Sunday, September 9, 2018

Pieced Together - Two Exhibits at the Canadian Textile Museum

I was recently in Toronto for a few hours for an event (see my previous post), and had some free time beforehand so I decided to take in the latest exhibits at the Canadian Textile Museum.  The museum has many things to recommend it: it's centrally located (two blocks from the Greyhound Bus station), it's small enough that you can see everything in about an hour, and if you are interested in textiles (contemporary and historical), their exhibits are informative and often visually stunning.

There are two exhibits currently on display:  Crosscurrents: Canada in the Making, and Colour Improvisations 2: An International Exhibition of Contemporary Quilts.  While I was initially more interested in seeing the second, I found myself equally engaged by both.

Crosscurrents tells the story of the cultural interaction between early settlers, indigenous peoples and immigrants in Canada over the last two centuries through textiles.  Items such as hooked rugs, quilts, blankets, and beadwork illustrate the exchange of knowledge, skills and traditions between the various groups.  The exhibit incorporates artifacts from the Textile Museum's Canadian collection of historical artifacts, loans from public and private collections, and pieces created by contemporary artists.

Quilts figure prominently in the exhibit.  Settlers brought the craft of quilting to Ontario from the UK and Europe.  The first two in the photo above are from the late 19th century, the far right one from the early 20th century.  The quilts were often pieced together from scraps of fabric from worn out clothing, most often wool.   The fabric was cut into precisely measured pieces and assembled following overall patterns, which as shown in the quilts above, were usually repeating blocks.

Above is a Jacquard-woven coverlet made in Southwestern Ontario between 1847 and 1885.  This particular one was woven by John Campbell, a hand loom weaver from Scotland who had been displaced from his home country through industrialization, and found a local market for hia work in Ontario.  It was fascinating to note that the Jacquard loom, which required tremendous skill to operate, used punched cards (much like the early computers) to make the design.

The "Block of Honour" quilt, above, is from Buxton, Ontario, a black settlement founded in 1849.  It was used as a sort of fund-raiser, as the creator, Hattie Rhue Hatchett, and the local quilting circle, accepted donations in exchange for names embroidered on quilt squares.  The money raised went towards supporting black congregations who did not have a full-time minister.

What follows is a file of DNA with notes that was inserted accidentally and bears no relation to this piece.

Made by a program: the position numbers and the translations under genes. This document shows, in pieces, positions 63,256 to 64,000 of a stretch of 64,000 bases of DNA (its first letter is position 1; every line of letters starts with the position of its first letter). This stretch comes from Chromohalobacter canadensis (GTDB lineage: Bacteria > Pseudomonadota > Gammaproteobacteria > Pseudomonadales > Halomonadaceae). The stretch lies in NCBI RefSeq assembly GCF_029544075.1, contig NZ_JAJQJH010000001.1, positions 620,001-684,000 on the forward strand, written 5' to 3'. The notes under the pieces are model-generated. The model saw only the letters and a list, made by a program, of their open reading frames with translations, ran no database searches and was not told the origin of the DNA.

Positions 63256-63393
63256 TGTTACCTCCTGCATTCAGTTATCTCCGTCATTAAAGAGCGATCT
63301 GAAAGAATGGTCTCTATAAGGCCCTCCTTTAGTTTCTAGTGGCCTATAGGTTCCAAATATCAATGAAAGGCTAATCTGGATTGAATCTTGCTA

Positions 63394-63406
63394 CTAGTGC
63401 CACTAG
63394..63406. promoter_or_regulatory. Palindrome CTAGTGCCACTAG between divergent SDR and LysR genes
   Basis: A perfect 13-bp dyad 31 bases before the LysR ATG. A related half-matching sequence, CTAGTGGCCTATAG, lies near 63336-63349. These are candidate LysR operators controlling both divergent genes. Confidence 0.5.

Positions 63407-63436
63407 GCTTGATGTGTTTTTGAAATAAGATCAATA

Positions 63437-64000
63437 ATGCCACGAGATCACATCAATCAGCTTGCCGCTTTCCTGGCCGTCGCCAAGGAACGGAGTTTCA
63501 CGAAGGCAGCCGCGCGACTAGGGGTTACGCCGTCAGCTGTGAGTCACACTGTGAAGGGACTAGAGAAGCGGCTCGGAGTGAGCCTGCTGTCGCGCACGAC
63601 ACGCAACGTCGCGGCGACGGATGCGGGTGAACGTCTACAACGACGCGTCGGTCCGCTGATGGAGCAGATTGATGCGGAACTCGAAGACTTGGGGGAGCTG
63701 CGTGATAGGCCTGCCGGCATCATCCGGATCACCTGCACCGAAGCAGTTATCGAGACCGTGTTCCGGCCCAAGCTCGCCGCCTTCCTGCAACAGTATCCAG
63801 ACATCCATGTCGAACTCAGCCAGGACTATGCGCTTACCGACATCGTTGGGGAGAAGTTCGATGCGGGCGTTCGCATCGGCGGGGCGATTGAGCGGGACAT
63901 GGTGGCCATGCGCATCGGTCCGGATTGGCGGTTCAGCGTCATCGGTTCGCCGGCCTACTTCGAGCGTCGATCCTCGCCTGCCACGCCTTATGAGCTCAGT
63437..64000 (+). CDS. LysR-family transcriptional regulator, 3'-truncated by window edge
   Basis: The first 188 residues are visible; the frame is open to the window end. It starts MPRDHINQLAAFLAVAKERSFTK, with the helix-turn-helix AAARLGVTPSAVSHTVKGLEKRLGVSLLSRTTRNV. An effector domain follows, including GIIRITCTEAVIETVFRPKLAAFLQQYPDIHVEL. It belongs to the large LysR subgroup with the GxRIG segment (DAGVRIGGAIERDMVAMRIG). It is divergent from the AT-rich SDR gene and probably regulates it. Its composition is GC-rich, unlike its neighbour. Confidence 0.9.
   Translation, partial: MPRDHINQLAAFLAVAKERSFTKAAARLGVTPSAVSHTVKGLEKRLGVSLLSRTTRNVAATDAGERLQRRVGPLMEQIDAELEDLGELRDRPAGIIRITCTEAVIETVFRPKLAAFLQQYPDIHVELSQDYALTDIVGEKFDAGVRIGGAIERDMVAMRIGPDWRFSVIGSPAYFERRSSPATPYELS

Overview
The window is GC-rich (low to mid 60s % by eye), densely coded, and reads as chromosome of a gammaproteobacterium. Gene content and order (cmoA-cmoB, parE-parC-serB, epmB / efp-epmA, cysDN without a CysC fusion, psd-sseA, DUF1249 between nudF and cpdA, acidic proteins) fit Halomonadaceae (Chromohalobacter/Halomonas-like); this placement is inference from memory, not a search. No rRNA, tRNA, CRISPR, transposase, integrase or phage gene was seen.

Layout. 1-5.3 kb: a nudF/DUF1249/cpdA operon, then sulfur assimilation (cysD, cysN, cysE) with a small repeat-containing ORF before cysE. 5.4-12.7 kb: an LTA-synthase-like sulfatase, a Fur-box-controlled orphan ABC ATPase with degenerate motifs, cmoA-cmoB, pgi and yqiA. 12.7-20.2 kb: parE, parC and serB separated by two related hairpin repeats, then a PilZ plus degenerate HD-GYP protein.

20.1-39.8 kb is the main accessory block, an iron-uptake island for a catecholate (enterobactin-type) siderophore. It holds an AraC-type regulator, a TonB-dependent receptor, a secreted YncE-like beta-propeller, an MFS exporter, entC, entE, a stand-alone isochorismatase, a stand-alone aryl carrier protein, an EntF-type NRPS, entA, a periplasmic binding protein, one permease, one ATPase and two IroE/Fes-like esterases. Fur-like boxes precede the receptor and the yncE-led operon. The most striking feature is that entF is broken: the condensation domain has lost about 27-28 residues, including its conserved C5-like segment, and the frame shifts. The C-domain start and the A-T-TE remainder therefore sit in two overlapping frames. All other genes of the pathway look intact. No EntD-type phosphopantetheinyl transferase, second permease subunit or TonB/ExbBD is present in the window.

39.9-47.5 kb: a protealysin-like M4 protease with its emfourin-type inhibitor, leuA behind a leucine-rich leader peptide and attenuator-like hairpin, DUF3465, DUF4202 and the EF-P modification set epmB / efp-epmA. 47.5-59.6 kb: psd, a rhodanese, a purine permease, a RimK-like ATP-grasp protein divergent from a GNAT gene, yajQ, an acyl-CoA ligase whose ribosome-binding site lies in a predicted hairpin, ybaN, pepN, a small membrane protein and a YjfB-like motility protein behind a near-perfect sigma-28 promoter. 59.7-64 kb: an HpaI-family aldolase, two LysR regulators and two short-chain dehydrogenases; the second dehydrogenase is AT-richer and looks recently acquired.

Above left is a man's woven shawl, from Markham, ON.  In the mid to late 19th century, these were worn by men as a top layer in the winter.  The shawls were hand-woven and expected to last a lifetime.  On the right is a child's coat from the same time period that incorporated wool, cotton, satin, hand and machine sewing, and embroidery.  The amount of work that must have gone into the making of this coat, which was outgrown before being worn out, would be unthinkable today.

lacemaking pillow from Quebec, circa 1920

I had never seen a lacemaking pillow before.  They were used to produce lace shawls, collars, dresses, fans, and fancy trim for undergarments.  The pillow consists of a wood frame covered in cotton fabric and the one above shows a sample of bobbin lace in progress.  Each thread is kept in order by a wooden bobbin, which acts as a weight,  and the work is pinned to a pillow while the threads are twisted, plaited and interwoven to make the lace.  Given that I have no talent for knitting, crochet, weaving, etc. the idea of working with all those bobbins at the same time boggles my mind.

page from a commercial crochet and tatting sample book, late 19th century

When I saw the pink crocheted cross in the display above, I was immediately reminded of Christmases when I was a child, and each year would receive a pink crocheted bookmark almost identical to the one above from one of my great aunts.